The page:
Day 10 |
Oct 15, 2009

Isla Gorgona, Colombia

By Robin Aiello, Marine Biologist

Co-ordinates: 02°58.037N 078°10.172’W

Air Temperature: 28°C

Sea Temperature: 26C

Wind: 5-10 knots - A gentle breeze blowing from the NE at 10 knots

Today we were arriving into Colombia – visiting the small island called Isla Gorgona, located off the coast of Guapi. It is only a small island (9km long and 2.5km wide) but it has a rich history and wonderful wildlife.

Until 1984 it was a prison, where the prisoners were unable to escape due to the poisonous snakes in the inner island jungle, and the sharks that patrol the coastline. Once it was decommissioned, the prison was allowed to go to ruin. Today, the jungle has taken it over, and it is an eerie place to walk around.

Soon after the prison closed, the island was declared a National Natural Reservation Park and has recently been UNESCO World Heritage Listed for its large number of endemic species.

A couple of years ago the government allowed a private company to build a small, but beautiful, tropical resort on the island. This was where we were basing our activities for the day.

Guests could come and go as they wish between the resort, a stunning white sandy beach about 3 miles away on the other side of the island, and the snorkeling site. We, the Expedition Team, ran Zodiac shuttles all day.

On the island, the resort had designated one of the houses for us to use – so we could lounge on the couches, take a shower or nap in the hammocks. Their pool was amazing – they had redirected a freshwater stream coming down from the mountain into the pool, so the water was cool, crisp and incredibly refreshing.

The wildlife around the resort kept us fascinated! Without having to walk very far we could watch groups of monkeys playing in the gardens and chasing one another around. In the underbrush, hundreds of Jesus Christ lizards scurried around. These lizards, when startled, raise their bodies up and run on their long back legs. They got their name for the fact that they can get such speeds up that they can actually run over the top of water!

The highlight, though, was definitely the large boa constrictor snakes that we saw. These snakes are non-poisonous and relatively placid, so we could get a really close look at it and the beautiful patterns on its skin.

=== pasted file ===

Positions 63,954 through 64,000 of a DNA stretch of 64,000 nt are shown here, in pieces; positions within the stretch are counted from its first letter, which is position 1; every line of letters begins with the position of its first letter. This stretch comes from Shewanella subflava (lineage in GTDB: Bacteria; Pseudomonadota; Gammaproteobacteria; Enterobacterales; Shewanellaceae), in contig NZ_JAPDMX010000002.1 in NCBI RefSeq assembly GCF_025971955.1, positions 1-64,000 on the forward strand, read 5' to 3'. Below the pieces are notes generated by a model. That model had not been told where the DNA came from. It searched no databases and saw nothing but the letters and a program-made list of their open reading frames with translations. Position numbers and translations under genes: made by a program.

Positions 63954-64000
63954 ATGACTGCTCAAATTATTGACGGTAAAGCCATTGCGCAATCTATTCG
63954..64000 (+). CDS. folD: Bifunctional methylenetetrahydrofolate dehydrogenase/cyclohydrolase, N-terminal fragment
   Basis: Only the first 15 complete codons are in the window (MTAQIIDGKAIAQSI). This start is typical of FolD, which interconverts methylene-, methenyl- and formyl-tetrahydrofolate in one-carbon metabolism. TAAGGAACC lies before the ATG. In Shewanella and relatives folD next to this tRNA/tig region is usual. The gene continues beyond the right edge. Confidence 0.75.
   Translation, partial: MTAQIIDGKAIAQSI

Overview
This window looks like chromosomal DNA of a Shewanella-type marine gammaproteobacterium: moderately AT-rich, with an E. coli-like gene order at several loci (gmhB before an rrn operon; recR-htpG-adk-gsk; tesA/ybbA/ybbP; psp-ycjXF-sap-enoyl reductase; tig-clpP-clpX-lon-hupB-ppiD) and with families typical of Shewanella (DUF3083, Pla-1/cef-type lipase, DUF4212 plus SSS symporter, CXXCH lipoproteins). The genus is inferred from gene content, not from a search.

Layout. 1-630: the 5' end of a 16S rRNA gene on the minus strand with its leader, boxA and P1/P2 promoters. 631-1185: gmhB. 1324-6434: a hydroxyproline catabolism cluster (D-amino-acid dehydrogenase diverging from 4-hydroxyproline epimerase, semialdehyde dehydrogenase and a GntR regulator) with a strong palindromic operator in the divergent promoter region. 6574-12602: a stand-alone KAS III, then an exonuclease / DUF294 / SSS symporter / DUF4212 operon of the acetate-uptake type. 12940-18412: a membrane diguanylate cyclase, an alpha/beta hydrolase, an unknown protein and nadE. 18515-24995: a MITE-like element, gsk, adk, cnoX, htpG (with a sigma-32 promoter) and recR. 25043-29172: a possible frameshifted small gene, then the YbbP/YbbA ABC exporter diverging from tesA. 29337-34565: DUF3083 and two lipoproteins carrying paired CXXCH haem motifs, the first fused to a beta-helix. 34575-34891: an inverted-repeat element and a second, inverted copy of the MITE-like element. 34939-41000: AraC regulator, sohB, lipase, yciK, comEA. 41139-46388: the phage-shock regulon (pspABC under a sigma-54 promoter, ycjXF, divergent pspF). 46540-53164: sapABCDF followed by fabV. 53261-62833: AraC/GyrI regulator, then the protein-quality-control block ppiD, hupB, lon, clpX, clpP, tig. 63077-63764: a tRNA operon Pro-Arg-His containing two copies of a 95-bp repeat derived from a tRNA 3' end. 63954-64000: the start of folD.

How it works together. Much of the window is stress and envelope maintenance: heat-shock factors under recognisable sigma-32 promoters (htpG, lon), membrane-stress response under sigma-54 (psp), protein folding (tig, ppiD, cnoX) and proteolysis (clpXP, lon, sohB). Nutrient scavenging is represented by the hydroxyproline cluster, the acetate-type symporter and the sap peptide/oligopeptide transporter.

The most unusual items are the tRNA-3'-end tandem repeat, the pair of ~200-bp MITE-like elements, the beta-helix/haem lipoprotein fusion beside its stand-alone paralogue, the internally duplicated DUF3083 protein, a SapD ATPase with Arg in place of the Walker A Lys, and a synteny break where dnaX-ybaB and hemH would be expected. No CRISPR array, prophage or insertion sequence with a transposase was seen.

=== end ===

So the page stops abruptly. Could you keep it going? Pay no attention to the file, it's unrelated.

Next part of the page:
In the afternoon, the keen snorkellers came out to where I was stationed. Unfortunately, due to all the rain that the island has received over the past few weeks, the visibility was pretty poor, but there were still plenty of fish to see, the seas were calm and the sun was shining. BUT…never underestimate the wonder of Mother Nature…without any warning a large humpback whale surfaced not more than 20m from us. It was amazing! But, even more beautiful, were the whale songs that we could hear underwater. Obviously there were several whales in the area, and they were singing all afternoon. This was a real treat for the snorkellers because the sounds are so melodious, and even a bit haunting!

We were all back onboard by 5pm watching the sun go down as we sailed away from this beautiful tropical island. Recap & Briefing was earlier than usual since we were having a BBQ on the outer deck starting at 7pm. And what an amazing BBQ it was!

Robin West, Expedition Leader, had told us at Recap & Briefing that there would be a big surprise for us – and there was! The Crew Band was playing at the BBQ! And, they were fantastic! They played classic music that we could all sing and dance along with them. At one point nearly everyone, guests as well as crew, was up in a long conga dance line weaving their way through the tables.

It was a wonderful night full of good cheer and lots of laughter. A night to remember forever!